Victoria’s Secrets: Love and hate 

love and hate
The Sohmer family.

It electrified my brain this week that there could be so much love in this world and still so much hate.

Love overwhelmed and surrounded me this weekend as our family gathered in grand celebration for my granddaughter Morgan’s Bat Mitzvah, a right of passage in the Jewish faith when a child turns 13. 

love and hate
Morgan saying the Sabbath prayers.

The love I saw between my children and their family and friends filled my heart with gratitude. I feel blessed that my children and six grandchildren are so closely connected and show so much joy toward each other.

It was also the gathering of the Yunis clan, with Jon, Hillary and Jillian coming from Sarasota, joining Jon’s sister Mimi and Jim Broner, and their sons Zach and Sam, adding to my joy!

love and hate
Jon Yunis and Mimi Broner.

My heart swelled with pride when the cantor, after the Friday night Sabbath service, said to me, “You should feel very proud. You’ve done a great job as a mother and your children and grandchildren are good people, smart, caring and generous. You taught them well!” That is the best compliment I have ever received!

On Saturday, as the sun was setting, family and friends gathered again in the synagogue for the service to officially celebrate Morgan’s Bat Mitzvah. After her many months of study and practice, she was ready to go!

love and hate
Celebrating Morgan’s bat mitzvah!

Morgan stood straight, tall and strong on the bema, the stage that houses the Torah and from where the rabbi and cantors lead the service. She wore a white and gold dress matching the prayer shawl I had bought for her in Israel at her brother Blake’s Bar Mitzvah. 

Before she began her Torah reading, the grandparents had a chance to recite a prayer in her honor. This was mine:

May you live to see your world fulfilled. 

May your destiny be for worlds still to come, and may you trustin generations past and yet to be. 

May your heart be filled with intuition and your words be filled with insight. 

May songs of praise ever be upon your tongue and your vision be a straight path before you. 

May your eyes shine with the light of holy words and your face reflect the brightness of the heavens. 

May your cherished hopes be fulfilled in your lifetime.

May your heart be filled with understanding. 

May your mouth speak wisdom.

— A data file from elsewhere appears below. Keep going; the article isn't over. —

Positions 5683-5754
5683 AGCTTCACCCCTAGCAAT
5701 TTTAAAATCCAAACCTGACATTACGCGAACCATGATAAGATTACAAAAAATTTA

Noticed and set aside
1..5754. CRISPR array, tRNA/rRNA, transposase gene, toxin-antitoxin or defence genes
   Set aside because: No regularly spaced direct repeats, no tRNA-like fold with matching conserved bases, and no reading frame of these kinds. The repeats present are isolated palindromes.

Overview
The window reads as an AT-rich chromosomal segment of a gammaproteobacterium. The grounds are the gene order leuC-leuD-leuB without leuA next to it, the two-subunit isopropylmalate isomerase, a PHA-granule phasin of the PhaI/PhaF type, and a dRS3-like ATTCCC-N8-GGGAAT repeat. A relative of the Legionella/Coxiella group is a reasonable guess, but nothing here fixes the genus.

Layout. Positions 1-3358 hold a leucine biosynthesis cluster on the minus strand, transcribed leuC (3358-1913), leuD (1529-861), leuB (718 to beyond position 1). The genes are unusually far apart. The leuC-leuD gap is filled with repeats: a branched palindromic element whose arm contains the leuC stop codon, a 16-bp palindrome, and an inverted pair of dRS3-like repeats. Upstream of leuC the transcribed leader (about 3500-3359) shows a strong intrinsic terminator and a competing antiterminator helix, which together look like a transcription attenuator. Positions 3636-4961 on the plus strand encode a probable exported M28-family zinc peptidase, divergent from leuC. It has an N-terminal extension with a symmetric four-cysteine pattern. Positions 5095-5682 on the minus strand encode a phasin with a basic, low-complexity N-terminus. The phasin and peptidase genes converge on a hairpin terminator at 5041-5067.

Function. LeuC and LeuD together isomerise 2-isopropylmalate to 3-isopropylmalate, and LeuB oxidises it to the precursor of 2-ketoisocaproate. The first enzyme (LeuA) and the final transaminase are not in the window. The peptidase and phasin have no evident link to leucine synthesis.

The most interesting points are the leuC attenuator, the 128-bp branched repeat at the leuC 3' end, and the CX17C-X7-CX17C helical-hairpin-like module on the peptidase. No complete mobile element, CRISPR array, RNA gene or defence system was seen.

May your eyes direct you straight forward. 

May they shine with the light of Torah.

May your lips speak knowledge and righteousness. 

And may your feet swiftly take you to places where the words of God are heard.

May it all come true!

She took her place by the Torah and masterfully read her portion.

It was a night for life’s memory book, one I will never forget!

HATE rears its head

love and hate
Shooting suspect Payton Gendron (AP Photo by Matt Rourke)

In contrast, I wonder about the alleged 18-year-old mass killer Payton Gendron family.

Gendron allegedly killed 10 innocent people in the mass shooting in Buffalo, with three more being left wounded. Law enforcement sources believe that he targeted Black people in his attack.

Where were his parents and the community and the “institutions” that watch over us? Did nobody know that he had been given a psychiatric evaluation just last June following the discovery of evil, hateful things he wrote?

The day of the shooting, he was found with two more guns, in addition to the alleged murder weapon. How could this happen? WHo could allow this to happen?

Didn’t anybody know he published hate-filled posts on social media? Didn’t anybody know he had guns? Didn’t anybody know he needed help? Where was the “community” in his life? 

I think it all starts with family, because how could this family of this young boy not know that there was a real problem?

Why do people need to hate each other? Why do people need to hurt other people? 

How do we stop it?

There are so many failures in our system, but I believe the buck starts and stops with the family. 

Did the alleged shooter have a network of friends or family? Perhaps if he had a better support system, the tragedy in Buffalo could have been avoided. 

My heart grieves for those precious lives lost.

We must all be part of the solution and work together to stop hate wherever it’s seen. We must all take responsibility and do our part to keep this a great country, where people of different backgrounds can live side by side with each other without having to worry about hateful rhetoric.


I was blessed this weekend to feel love, but saddened so many people felt heartache and pain in the wake of hate. 

Let us all be better and work toward eradicating hate!

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